Peripheral Nerve Block Stimulators. Peripheral nerve stimulation has revolutionized the practice of regional anesthesia by providing objective evidence of needle proximity to targeted nerves. In the majority of peripheral nerve blocks, stimulation of nerves at a current of 0.5 mA or less suggests accurate needle placement for injection of local anesthetic. Chapter 4, Nerve Stimulation and Ultrasound Theory, discusses nerve stimulation in detail. A variety of peripheral nerve stimulators are available on the market. A good peripheral nerve stimulator has the following characteristics: • a light, compact, battery-operated design with adjustable current from 0 to 5 mA in 0.01 mA increments at 2 Hz impulse frequency; • a bright and easily read digital display; • both a visual and audible signal of an open or closed circuit between the stimulator, needle, and patient; and • an impulse duration adjustable between 0.1 millisecond (ms) and 1 ms. Continuous Peripheral Nerve Block Catheters. Chapter 24, Continuous Peripheral Nerve Block, provides details on WRAMC procedures for placing and securing continuous peripheral nerve block (CPNB) catheters. The majority of catheters placed at WRAMC and in the field are nonstimulating catheters (Figure 24-1) because of how long the catheters remain in situ—1 to 2 weeks on average— and currently available stimulating catheter systems recommend removal after 72 hours (however, new catheter technology may soon change this limitation). In the management of combat wounded, hundreds of nonstimulating CPNB catheters have been placed to manage pain for weeks, some as long as a month, without complication related to the catheter. Desirable characteristics of a long-term CPNB catheter are listed in Table 2-2. The Contiplex Tuohy (B 7

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Braun Melsungen AG, Melsungen, Germany) CPNB nonstimulating catheter system used at WRAMC has had years of successful long-term use in combat casualties and remains the recommended CPNB system for the field.

TABLE 2-2

TABLE 2-3

DESIRABLE CHARACTERISTICS of A LONGTERM CONTINUOUS PERIPHERAL NERVE BLOCK CATHETER

DESIRABLE CHARACTERISTICS of A MILITARY PAIN INFUSION PUMP

Ultrasound. Some regional anesthesia providers consider recent developments in ultrasound technology to be the next ”revolution” (after peripheral nerve stimulation) in regional anesthesia. Improvements in ultrasound technology allow for high image resolution with smaller, portable, and less expensive ultrasound machines (Figure 2-4). Elements of a superior ultrasound machine for regional anesthesia are high image quality, compact

• Easily placed through a standard 18-gauge Tuohy needle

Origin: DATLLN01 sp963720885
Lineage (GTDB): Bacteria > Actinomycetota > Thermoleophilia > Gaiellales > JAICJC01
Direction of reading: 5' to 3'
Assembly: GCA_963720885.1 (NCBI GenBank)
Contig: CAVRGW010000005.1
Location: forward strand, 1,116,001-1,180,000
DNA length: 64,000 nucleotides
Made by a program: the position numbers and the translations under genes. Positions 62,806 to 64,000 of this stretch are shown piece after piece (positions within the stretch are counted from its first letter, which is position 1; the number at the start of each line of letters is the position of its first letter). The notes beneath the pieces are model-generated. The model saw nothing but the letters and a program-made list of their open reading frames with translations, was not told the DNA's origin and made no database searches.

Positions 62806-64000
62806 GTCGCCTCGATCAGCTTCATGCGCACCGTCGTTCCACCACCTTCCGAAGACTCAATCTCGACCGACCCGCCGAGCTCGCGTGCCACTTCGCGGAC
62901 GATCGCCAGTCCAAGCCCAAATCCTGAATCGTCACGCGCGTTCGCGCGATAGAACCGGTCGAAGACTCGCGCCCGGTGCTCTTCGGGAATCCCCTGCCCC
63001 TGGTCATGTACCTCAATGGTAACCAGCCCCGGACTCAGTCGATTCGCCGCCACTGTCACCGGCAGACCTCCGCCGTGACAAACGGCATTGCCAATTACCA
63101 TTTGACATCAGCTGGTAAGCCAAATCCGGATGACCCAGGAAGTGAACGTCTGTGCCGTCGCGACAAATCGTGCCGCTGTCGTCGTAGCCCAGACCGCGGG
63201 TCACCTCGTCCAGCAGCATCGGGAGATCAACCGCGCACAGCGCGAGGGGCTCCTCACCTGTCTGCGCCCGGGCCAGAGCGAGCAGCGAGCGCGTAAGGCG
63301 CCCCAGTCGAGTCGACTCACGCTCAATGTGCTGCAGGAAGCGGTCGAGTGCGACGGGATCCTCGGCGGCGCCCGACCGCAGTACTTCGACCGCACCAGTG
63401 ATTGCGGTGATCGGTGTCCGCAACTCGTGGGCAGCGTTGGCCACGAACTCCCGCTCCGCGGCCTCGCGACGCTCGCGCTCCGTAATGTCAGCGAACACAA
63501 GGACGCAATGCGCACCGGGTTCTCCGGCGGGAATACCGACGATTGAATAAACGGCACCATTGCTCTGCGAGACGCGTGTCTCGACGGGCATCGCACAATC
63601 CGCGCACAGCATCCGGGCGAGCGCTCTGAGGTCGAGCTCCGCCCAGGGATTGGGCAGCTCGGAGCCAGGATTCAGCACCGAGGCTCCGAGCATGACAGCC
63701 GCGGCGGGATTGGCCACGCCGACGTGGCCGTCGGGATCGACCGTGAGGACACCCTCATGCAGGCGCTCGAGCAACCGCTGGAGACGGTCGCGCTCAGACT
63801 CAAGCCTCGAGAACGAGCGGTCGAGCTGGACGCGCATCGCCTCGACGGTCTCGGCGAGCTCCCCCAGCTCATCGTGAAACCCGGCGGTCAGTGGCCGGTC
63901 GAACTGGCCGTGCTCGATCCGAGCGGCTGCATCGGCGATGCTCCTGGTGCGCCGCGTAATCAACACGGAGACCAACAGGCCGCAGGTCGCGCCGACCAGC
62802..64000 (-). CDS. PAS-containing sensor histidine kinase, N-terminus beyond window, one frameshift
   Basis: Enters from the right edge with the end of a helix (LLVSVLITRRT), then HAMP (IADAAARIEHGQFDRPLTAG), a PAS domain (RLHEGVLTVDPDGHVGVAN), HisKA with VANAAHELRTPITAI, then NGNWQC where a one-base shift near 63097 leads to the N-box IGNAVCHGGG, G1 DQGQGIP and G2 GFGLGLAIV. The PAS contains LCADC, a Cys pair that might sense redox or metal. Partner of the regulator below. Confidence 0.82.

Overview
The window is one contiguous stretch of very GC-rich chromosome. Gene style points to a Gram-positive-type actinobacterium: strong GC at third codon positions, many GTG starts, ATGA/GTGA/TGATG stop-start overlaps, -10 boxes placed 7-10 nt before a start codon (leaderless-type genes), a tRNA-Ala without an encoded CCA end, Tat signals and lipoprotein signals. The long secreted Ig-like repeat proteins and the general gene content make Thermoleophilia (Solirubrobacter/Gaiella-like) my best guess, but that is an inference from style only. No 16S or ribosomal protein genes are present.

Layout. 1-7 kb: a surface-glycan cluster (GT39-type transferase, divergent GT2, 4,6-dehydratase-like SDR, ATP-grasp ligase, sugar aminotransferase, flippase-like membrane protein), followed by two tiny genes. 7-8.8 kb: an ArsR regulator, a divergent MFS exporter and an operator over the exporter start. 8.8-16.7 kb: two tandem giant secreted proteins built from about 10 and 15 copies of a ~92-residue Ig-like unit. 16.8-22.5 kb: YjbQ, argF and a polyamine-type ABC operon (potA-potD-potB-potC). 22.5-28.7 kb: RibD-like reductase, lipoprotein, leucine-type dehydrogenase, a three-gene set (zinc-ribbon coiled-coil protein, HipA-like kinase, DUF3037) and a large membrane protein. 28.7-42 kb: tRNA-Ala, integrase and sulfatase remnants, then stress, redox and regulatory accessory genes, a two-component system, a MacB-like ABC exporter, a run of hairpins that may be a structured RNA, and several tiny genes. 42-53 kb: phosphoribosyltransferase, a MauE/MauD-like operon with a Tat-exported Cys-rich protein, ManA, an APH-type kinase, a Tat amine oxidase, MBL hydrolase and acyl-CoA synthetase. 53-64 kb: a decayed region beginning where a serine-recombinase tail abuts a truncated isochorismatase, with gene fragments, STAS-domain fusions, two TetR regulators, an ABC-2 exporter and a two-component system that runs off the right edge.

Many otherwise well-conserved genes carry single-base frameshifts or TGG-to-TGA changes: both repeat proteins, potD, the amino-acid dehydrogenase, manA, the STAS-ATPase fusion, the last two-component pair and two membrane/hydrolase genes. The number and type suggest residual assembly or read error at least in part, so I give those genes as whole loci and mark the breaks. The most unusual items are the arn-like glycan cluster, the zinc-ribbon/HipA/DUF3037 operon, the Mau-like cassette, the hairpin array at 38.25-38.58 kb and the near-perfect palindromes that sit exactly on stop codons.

Figure 2-4. Contemporary laptop ultrasound machine (Logiq Book XP, GE Healthcare, Buckinghamshire, United Kingdom; used with permission)

• Composed of inert, noninflammatory material • Centimeter markings to estimate depth/catheter migration • Colored tip to confirm complete removal from patient • Flexible, multiorifice tip • Hyperechoic on ultrasound • Radiopaque • Secure injection port • Capable of stimulation • Nonadherent with weeks of internal use

• Used only for pain service infusions • Lightweight and compact • Reprogrammable for basal rate, bolus amount, lockout interval, and infusion volume • Battery operated with long battery life • Program lock-out to prevent program tampering • Simple and intuitive operation • Medication free-flow protection • Latex free • Visual and audible alarms

• High resistance to breaking or kinking

• Stable infusion rate at extremes of temperature and pressure

• Low resistance to infusion

• Inexpensive

• Bacteriostatic

• Durable for long service life without needing maintenance

• System to secure the catheter to the patient’s skin

and rugged design, simple and intuitive controls, easy image storage and retrieval, and ease of portability. Ultrasound for peripheral nerve blocks is discussed in Chapter 4. Infusion Pumps. Recent improvements in acute pain management on the battlefield would have been impossible without improvements in microprocessor-driven infusion technology. The use

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• Easily identifiable by shape and color

• Certified for use in US military aircraft

of CPNB and other pain management techniques during casualty evacuation depends on this technology. Infusion pumps for the austere military environment should have the attributes listed in Table 2-3. The pain infusion pump currently used during casualty evacuation for patient-controlled analgesia (PCA), epidural catheters, and CPNB is the AmbIT PCA pump (Sorenson Medical Inc, West Jordan, Utah [Figure 2-5]).

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Figure 2-5. Casualty evacuation acute pain management pump (AmbIT PCA pump [Sorenson Medical Inc, West Jordan, Utah; used with permission]) in current use, with operating instruction quick reference card